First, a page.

London Peculiar and Other Nonfiction
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Geisteswissenschaften, Kunst, Musik / Allgemeine und Vergleichende Literaturwissenschaft
Voted by the London Times as one of the best writers since 1945, Michael Moorcock was shortlisted for the Whitbread Prize and won the Guardian Fiction Prize. He has won almost all the major Science Fiction, Fantasy, and lifetime achievement awards including the “Howie,” the Prix Utopiales and the Stoker. Best known for his rule-breaking SF and Fantasy, including the classic Elric and Hawkmoon series, he is also the author of several graphic novels.
Now, in London Peculiar and Other Nonfiction, Michael Moorcock personally selects the best of his published, unpublished, and uncensored essays, articles, reviews, and opinions covering a wide range of subjects: books, films, politics, reminiscences of old friends, and attacks on new foes. Drawn from over fifty years of writing, including his most recent work from the pages of the Los Angeles Times, and the Guardian, along with obscure and now unobtainable sources, the pieces in London Peculiar and Other Nonfiction showcase Moorcock at his acerbic best. They include:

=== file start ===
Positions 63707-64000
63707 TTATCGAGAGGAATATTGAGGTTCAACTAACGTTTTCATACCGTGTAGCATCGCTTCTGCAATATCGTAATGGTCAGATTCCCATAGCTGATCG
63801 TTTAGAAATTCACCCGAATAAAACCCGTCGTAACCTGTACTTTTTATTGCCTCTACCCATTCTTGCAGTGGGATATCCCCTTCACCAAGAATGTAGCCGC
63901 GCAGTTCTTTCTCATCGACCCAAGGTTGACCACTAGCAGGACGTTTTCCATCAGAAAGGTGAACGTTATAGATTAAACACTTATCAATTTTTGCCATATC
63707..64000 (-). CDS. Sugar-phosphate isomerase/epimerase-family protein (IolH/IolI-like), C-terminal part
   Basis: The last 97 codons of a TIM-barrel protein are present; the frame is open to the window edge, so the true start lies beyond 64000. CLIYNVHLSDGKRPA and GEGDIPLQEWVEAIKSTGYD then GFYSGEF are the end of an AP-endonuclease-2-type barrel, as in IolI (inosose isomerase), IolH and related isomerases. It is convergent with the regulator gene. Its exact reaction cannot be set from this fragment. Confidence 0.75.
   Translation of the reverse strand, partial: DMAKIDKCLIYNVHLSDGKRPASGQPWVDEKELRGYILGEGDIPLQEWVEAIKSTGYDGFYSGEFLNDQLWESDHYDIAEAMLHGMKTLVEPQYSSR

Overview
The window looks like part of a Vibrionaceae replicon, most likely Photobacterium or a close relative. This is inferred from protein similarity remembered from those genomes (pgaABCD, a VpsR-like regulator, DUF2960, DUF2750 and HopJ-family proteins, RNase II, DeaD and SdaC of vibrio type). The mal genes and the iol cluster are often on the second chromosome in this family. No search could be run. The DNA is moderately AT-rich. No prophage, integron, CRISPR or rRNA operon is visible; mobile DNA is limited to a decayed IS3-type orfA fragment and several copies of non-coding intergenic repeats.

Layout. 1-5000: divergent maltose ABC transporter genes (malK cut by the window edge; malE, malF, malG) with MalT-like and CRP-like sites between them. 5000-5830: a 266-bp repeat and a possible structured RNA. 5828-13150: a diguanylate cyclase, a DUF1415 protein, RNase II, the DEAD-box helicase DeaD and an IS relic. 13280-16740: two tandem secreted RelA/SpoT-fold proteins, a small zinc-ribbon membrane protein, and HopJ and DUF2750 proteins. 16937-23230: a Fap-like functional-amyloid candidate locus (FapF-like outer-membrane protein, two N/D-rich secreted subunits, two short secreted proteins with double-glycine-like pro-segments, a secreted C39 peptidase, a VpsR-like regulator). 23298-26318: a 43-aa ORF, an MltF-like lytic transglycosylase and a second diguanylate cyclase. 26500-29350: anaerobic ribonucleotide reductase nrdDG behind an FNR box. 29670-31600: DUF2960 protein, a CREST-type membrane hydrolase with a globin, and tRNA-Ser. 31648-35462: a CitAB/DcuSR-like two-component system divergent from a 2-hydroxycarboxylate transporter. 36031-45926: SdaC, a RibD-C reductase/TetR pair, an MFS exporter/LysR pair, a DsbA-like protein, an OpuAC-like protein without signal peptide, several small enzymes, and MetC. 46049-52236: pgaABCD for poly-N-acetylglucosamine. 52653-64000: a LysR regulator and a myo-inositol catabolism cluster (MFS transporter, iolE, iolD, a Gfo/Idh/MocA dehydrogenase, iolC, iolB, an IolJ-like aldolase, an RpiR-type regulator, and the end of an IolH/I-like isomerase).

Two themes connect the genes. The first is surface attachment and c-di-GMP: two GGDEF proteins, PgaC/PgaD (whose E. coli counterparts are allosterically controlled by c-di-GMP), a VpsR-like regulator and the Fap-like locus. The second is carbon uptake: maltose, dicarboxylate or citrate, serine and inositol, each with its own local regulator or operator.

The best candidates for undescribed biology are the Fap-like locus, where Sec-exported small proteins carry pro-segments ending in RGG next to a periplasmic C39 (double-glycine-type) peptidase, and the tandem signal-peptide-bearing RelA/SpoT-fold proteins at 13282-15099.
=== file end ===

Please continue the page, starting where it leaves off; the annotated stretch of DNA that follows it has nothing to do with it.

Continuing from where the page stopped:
- “London Peculiar,” an impassioned statement of Moorcock’s memories of wartime London. The architectural “improvements” wrought by the rebuilding of the city after World War Two brought cultural changes as well, many to the detriment of the city’s inhabitants.
- Review of R. Crumb’s Genesis, previously unavailable in English, this lengthy review of the underground comic artist’s retelling of the first book of the Bible leads Moorcock to address nostalgia for the sixties.
- “A Child’s Christmas in the Blitz”—An autobiographical recounting of Moorcock’s childhood in wartime London, with memories of the freedom and hardships he encountered during the bombings, and the happy times he spent with his parents.
These, along with dozens more, make this a collection Moorcock fans won’t want to miss, and the perfect introduction for new readers who will soon discover why Alan Moore (Watchmen) says: “Moorcock seizes the 21st century bull by its horns and wrestles it into submission with a Texan rodeo confidence.”
WWII, critical prose, cultural commentary, world war ii, literary review, New Worlds